Eight questions for Paul Ryan about his new compromise Medicare plan

1. Solvency. The CMS Actuary says that Medicare is going to be insolvent in 2016. CBO says Medicare is insolvent in 2020. Your plan doesn’t truly kick in until 2022. How exactly does this help?.

2. The biggest difference with your original plan is that seniors would have a choice between staying in traditional Medicare, or opting into new private plan alternatives purchased through a federally regulated exchange. You say this will “Ensure a sustainable future for Medicare.” Why do you have confidence that the conservative base will accept what is essentially doubling down on the methods of Medicare Part D? And given that this idea was also in Rivlin-Domenici, can you explain how this new plan is any better, or any more conservative, than that bipartisan approach?…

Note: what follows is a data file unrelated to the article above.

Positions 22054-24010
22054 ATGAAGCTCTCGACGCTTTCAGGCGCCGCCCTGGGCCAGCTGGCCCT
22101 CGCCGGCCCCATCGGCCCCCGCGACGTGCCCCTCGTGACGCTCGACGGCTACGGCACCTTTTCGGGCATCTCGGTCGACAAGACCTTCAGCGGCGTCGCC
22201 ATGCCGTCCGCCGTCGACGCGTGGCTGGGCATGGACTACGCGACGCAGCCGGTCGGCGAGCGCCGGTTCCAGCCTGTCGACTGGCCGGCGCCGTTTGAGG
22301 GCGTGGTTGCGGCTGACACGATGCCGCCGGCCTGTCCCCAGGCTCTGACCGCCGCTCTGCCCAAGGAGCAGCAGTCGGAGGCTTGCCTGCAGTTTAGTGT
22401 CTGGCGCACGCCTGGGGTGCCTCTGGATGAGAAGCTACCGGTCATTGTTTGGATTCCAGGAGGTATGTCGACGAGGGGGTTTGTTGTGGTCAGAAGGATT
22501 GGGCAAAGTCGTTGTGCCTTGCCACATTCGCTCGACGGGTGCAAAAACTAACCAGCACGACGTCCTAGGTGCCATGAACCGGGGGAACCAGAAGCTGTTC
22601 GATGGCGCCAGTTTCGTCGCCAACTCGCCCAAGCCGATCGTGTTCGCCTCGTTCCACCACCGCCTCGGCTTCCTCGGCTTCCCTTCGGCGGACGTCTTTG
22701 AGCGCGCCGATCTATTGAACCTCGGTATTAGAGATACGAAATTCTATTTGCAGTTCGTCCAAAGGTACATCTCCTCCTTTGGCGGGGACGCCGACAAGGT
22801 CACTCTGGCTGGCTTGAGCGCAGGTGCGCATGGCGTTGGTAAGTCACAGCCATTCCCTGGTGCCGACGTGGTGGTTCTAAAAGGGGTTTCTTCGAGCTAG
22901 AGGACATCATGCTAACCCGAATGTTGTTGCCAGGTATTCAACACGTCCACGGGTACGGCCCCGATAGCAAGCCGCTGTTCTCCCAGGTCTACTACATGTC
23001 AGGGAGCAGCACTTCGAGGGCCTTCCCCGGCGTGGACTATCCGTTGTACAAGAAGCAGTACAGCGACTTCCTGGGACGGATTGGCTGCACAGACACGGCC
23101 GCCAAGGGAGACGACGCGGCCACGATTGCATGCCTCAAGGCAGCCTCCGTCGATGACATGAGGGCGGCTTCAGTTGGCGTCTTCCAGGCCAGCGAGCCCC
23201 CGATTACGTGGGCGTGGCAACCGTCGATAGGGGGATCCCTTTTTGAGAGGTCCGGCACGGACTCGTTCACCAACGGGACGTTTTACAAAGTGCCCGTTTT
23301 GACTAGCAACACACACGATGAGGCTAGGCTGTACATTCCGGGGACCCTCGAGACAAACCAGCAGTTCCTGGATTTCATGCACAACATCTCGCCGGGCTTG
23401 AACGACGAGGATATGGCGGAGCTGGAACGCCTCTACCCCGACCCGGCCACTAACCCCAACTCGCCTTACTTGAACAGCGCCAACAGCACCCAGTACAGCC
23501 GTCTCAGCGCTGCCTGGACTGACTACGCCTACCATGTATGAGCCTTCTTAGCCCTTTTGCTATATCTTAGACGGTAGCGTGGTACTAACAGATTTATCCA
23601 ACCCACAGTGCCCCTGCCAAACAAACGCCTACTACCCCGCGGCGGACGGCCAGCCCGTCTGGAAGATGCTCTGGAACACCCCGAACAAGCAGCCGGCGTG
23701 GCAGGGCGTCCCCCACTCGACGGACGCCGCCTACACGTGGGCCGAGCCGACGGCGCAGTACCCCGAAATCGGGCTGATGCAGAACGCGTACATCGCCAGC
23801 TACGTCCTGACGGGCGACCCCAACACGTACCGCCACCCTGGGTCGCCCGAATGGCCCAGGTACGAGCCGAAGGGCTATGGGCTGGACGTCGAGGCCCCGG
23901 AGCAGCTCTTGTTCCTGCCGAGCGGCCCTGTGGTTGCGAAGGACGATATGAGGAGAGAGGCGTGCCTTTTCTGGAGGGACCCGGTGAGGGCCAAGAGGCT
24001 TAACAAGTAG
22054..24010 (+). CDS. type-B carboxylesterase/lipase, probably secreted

4. You anticipate that consumers will make choices to drive insurers and Medicare to be more efficient and more price conscious, driving down Medicare spending. If this doesn’t happen at below nominal GDP growth plus 1 percent, you bring Congress into the picture to “offset an increase in the cost”. Combine that with the fact that this plan retains the Independent Payment Advisory Board, and together you’re putting a lot of stock in the political courage of future elected officials. But doesn’t that create a similar problem to the “doc fix”, keeping your fingers crossed that future Congresses will act responsibly? Won’t this set up a rationing conflict where Congresses continually respond to the demands of Medicare constituents, resulting in no meaningful decrease in spending?